Pulling down the strong seems to preoccupy this administration and congressional Democrats. Is that unfair? Where, then, can one find a champion of achievement, risk-taking and capitalism among the Democratic leadership? Many of them are rich; they just don't want too many of the rest of us to become rich....There is something deeply repulsive, even un-American, about this war on achievers. We once held them in higher regard because they built and sustained the nation.
In November 1907, Theodore Roosevelt, a Republican President, wrote the following:
I neither respect nor admire the huge monied men to whom money is the be-all and end-all of existence; to whom the acquisition of untold millions is the supreme goal of life, and who are too often utterly indifferent as to how these millions are obtained. I [thoroughly] believe that the first duty of every man is to earn his own living, to pull his own weight, to support his own wife and family; but after this has been done, and he is able to keep his family according to his station and according to the tastes that have become a necessity to him, then I despise him if he does not treat other things as of more importance in his scheme of life than mere money getting; if he does not care for art, or literature, or science, or statecraft, or warcraft, or philanthropy -- in short, for some form of service to his fellows, for some form of the kind of life which is alone worth living.
Roosevelt could not be accused of envy -- though I suppose some modern Republicans might make the charge. At the center of the excerpt above is a sentiment with which none of them would disagree -- "the first duty of every man is to earn his own living, [etc.]" -- yet at some point Roosevelt and his successors diverge. That point comes when each century contemplates the richest Americans. When Roosevelt reaffirmed an individual's personal responsibility to earn his own living, he probably didn't have John D. Rockefeller, Andrew Carnegie or J. P. Morgan in mind as role models for the common man. But as a spokesman for 21st century Republicans, Thomas refuses to discriminate. In his opinion, you cannot criticize a billionaire without "trash[ing] success and promot[ing] class division and envy of the successful." When Thomas exhorts politicians to "use successful people as examples for the poor to follow," he presumably does have the richest Americans in mind. He would compel us to admire them, presumably, while recognizing no point when "achievers" become avaricious and thus less worthy of admiration -- except, perhaps, when they reveal themselves as Democrats.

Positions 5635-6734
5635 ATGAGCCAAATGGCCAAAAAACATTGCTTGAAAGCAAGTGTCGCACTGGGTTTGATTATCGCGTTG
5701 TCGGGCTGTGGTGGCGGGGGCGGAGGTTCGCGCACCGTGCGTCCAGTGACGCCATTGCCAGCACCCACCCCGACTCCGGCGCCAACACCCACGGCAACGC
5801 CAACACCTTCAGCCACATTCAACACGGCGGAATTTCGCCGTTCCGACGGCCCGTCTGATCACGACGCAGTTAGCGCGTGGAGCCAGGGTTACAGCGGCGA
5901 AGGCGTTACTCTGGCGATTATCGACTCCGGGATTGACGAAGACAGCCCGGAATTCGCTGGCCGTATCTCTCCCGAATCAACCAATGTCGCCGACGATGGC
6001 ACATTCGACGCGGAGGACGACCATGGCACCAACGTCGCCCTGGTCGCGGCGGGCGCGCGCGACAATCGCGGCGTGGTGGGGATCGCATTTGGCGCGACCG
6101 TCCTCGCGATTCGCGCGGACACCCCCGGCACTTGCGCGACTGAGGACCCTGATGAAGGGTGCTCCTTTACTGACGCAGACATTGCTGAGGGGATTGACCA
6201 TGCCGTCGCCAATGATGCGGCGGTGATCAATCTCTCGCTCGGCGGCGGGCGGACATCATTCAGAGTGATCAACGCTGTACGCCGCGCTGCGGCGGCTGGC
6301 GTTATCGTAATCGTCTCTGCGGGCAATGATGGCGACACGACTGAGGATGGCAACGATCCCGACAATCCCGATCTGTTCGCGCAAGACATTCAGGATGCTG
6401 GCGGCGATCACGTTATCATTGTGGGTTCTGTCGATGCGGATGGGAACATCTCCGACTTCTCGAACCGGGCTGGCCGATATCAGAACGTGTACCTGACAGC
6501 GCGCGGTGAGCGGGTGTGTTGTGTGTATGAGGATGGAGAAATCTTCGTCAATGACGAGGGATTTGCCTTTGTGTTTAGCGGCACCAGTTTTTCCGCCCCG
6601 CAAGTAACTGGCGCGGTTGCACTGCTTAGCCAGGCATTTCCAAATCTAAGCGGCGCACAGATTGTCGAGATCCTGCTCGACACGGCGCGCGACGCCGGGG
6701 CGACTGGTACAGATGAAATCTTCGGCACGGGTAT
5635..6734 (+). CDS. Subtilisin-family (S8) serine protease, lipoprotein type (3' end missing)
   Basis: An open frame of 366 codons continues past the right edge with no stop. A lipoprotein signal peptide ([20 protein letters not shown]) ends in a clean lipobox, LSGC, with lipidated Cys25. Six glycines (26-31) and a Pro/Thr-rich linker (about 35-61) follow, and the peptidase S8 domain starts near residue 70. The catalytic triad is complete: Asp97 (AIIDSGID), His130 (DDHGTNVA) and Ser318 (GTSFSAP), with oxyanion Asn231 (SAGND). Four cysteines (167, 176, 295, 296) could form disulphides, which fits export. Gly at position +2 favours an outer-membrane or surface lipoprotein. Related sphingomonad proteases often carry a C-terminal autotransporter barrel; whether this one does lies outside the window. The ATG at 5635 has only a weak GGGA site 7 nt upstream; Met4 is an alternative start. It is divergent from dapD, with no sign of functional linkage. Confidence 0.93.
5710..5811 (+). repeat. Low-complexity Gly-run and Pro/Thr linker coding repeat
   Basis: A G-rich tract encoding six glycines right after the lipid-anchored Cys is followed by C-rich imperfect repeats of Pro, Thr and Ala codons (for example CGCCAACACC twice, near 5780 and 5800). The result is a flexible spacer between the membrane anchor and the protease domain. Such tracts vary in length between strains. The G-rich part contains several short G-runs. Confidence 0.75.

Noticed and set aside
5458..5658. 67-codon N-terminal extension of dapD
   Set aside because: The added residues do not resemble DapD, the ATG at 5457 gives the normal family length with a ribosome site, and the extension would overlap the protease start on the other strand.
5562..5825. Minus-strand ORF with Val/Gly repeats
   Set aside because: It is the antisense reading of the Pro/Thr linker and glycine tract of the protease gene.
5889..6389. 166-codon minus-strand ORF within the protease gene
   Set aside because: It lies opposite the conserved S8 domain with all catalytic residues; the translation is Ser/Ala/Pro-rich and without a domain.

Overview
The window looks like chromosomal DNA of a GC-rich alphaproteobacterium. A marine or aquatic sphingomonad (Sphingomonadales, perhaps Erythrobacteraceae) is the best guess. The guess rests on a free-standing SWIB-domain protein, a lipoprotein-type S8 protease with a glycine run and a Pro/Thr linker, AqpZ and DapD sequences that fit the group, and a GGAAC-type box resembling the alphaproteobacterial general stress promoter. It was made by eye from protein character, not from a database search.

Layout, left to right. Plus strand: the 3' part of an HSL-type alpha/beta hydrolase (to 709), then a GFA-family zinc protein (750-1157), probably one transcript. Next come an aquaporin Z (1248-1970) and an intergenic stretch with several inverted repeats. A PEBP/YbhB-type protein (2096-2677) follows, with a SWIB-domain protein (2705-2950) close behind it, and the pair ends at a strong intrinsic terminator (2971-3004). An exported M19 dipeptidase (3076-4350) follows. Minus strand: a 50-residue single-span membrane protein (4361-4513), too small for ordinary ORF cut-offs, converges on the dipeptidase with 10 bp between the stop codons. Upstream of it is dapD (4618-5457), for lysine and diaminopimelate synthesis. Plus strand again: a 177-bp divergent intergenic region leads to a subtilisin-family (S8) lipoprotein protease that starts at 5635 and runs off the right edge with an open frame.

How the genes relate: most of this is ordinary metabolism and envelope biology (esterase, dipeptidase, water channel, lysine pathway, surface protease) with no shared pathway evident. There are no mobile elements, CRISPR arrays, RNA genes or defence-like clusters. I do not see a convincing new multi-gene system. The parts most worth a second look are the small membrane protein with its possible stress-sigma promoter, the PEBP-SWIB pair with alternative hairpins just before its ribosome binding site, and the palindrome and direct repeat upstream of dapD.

The issue here is not whether Teddy Roosevelt would side with Barack Obama -- he would probably find the current President too sentimental or naive in many respects, and probably less worthy of his place in history than Booker T. Washington might have been -- but whether today's Republicans are right about our country's attitude toward wealth in its supposed golden age. They might argue that Roosevelt was an obnoxious exception and little better than his Democratic cousin, but they should recall that on the one occasion when he ran against a Republican, Teddy got more votes.